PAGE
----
People are talking about us as a new korfball power couple and as the match begins we justify that tag, combining for the first six goals. We know each other’s movement perfectly and wow the crowd, and the opposition, with a flurry of no-look passes we’d practised the week before. After one such display in the second half, Tony, the England international marking me, calls a substitution for himself and stalks off into the changing rooms. His replacement doesn’t fair much better and BCKC run out 26-14 winners.

Vix is the toast of the team after nine goals, including four penalties. It’s unheard of for such a new player to take penalties, but we practise all the time and Vix has yet to miss one in a month of training; she buried her four confidently. Tony seeks me out after the match, coming into the men’s away team dressing room, and informs me of his retirement. Being run ragged by my no-look passes was the final straw, apparently. He tells me I’m the future of the sport, and that he expects several of his international teammates to make way as well for ‘the new wave of talent’. I shake his hand and say it was a honour to play him. He asks about a cut just below my knuckles, which I’ve had for months now. ‘A hiking accident, I think,’ I tell him, and can’t remember myself. He laughs and tells me not to risk damaging my ‘golden hands’ as he walks out.

While Vix and I enjoy the limelight, I know that the real key to the victory was our teammate Charlie, an England star who kept Trojans’ best defensive players occupied while ‘the power couple’ worked our magic. I haven’t had a chance to congratulate him on a job well done but spot him just outside the venue, heading to the pub with a few Trojans players he knows from the international team.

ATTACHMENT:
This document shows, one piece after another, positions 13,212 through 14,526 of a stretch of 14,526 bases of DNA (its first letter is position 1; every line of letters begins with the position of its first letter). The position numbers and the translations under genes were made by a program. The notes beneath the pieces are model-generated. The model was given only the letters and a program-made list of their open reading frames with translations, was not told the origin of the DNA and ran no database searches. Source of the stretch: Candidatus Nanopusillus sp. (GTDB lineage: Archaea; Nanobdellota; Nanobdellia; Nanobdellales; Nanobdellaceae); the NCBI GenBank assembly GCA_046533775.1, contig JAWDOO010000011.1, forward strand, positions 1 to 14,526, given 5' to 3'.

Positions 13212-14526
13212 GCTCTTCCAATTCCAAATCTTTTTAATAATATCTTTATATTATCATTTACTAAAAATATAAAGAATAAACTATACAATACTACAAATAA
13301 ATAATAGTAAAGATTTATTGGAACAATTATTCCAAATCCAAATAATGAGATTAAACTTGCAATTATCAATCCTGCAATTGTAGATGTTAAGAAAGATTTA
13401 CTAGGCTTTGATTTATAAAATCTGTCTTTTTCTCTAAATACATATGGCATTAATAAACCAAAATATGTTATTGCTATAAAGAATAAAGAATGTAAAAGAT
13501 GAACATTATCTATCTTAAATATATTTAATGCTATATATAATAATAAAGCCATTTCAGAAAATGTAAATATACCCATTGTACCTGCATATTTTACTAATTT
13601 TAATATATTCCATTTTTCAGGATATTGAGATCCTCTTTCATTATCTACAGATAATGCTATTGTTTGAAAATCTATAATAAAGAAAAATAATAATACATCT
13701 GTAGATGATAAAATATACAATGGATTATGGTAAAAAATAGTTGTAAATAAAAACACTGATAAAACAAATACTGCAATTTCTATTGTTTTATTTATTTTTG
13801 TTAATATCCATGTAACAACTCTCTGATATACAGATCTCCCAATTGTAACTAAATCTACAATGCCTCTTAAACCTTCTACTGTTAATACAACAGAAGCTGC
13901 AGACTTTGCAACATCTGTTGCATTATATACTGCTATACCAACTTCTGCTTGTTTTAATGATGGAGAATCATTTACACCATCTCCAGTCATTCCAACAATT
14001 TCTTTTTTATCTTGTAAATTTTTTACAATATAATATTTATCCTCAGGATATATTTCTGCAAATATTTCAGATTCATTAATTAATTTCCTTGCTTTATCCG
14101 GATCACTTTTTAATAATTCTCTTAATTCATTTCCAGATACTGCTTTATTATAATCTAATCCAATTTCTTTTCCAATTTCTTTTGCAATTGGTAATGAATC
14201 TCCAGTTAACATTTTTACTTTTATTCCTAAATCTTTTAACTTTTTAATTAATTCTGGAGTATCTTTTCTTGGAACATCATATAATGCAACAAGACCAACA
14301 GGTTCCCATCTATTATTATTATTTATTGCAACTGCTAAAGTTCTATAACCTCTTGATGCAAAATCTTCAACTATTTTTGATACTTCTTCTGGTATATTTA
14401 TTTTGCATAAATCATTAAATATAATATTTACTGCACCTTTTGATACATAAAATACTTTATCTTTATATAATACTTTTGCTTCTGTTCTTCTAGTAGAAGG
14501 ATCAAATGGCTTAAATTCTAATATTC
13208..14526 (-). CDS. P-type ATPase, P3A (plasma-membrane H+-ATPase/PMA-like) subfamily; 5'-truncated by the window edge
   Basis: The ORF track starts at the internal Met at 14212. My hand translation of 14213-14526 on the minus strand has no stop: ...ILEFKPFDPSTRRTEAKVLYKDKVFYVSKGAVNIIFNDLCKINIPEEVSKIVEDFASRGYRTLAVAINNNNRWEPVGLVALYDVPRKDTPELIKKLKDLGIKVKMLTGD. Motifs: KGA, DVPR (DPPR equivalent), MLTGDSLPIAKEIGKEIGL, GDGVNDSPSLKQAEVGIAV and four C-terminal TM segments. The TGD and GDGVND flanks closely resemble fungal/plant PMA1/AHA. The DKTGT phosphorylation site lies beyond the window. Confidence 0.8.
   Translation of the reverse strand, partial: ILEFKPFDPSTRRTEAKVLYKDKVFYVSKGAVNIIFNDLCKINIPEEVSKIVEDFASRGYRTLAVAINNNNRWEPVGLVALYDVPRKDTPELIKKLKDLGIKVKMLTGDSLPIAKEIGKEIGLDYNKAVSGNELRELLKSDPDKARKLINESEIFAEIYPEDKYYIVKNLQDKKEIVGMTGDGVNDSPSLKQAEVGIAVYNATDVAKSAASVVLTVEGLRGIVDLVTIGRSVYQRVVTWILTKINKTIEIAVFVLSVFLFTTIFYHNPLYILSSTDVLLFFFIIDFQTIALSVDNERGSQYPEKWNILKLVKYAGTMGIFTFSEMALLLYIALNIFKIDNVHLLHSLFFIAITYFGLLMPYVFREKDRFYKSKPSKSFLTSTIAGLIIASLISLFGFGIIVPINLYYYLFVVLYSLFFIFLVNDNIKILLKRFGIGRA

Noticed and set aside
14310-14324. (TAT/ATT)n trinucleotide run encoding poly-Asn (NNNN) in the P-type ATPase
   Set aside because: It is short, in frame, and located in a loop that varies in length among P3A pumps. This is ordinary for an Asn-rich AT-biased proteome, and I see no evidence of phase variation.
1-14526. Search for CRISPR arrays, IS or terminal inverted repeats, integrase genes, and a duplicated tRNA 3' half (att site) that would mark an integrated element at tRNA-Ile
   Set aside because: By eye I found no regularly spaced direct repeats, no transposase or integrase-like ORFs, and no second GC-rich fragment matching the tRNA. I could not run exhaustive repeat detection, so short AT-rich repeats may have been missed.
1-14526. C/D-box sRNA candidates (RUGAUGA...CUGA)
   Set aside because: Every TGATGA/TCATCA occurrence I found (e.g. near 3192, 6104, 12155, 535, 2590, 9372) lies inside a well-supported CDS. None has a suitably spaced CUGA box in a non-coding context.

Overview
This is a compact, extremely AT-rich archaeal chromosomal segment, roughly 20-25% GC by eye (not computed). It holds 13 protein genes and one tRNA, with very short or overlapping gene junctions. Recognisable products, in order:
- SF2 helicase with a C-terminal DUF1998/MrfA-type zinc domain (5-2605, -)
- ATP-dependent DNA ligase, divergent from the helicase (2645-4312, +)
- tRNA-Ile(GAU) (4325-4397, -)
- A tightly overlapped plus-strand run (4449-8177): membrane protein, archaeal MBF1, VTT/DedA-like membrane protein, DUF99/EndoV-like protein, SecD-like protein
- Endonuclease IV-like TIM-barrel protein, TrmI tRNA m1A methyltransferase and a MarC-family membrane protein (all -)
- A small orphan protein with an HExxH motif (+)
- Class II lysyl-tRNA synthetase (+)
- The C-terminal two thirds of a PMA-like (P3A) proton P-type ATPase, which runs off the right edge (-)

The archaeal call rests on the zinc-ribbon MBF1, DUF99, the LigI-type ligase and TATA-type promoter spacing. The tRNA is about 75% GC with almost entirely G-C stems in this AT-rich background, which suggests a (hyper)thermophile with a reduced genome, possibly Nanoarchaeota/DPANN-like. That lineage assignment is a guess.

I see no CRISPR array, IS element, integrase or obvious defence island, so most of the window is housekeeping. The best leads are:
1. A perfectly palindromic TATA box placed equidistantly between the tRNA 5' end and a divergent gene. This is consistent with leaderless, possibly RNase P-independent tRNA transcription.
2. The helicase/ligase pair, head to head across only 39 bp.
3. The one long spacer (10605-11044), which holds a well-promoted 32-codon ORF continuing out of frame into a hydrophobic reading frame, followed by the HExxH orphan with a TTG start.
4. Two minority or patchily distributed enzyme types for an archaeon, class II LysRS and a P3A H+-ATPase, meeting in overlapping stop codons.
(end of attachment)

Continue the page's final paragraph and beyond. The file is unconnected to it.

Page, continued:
“Charlie!” I call, just as they’re crossing the road. Everyone turns, still walking, and several recognise me and gesture I should join them. I jog to catch up as the horn blares, and a lorry slams into the group right in front of my eyes.

[to be continued]

[I’d like to dedicate this post to my sister Emily, who requested I resurrect this story when I met up with her last week, and who is still confused as to why the leprechaun bit Harry]

Experiment Two: The Answers

[First post in a week and only the second in eleven days, but I’m back now with plenty of ideas! I am off on holiday next week sometime as well though, ah summer…]

I would never want to accuse any of my readers of ruining the fun, but the excellent guesswork of Summit Abrams (whose fantastic blog is currently under reconstruction, so follow it now and await the grand (re)opening) on The Machine more or less wrapped up my ‘guess the ideas’ game! As he correctly commented, the work was influenced by Mario Savio’s ‘bodies upon the gears’ speech from 1964. And yes, I did hear it first through Linkin Park’s incredible song Wretches and Kings (though it’s also been sampled in plenty of other songs). Here’s the process, anyway:

The first two verses were my own writing, inspired by and loosely referencing the speech, but the second verse ends with a direct quote ‘and you’ve got to make it stop’ to set up the third, which is composed entirely of lines from Savio’s famous address.

Having written each verse, I then reordered the lines within them to create shapes, as I felt this gave a more mechanical look and artificial feel. This involved rewriting one or two of my own lines to improve the fit but I tried to stay true to my first draft and see if I could still make any sense within the altered order. I did intentionally quote plenty of the last clause of the speech ‘[the machine] will be prevented from working at all!’ so it would end up being the poem’s closing line.

The picture accompanying the piece is apparently of one of his speeches, though it’s hard to tell; the one accompanying this post is definitely of him.

Thanks again to Summit for his astute observations, and I hope whoever read it enjoyed it because it sure was fun to write!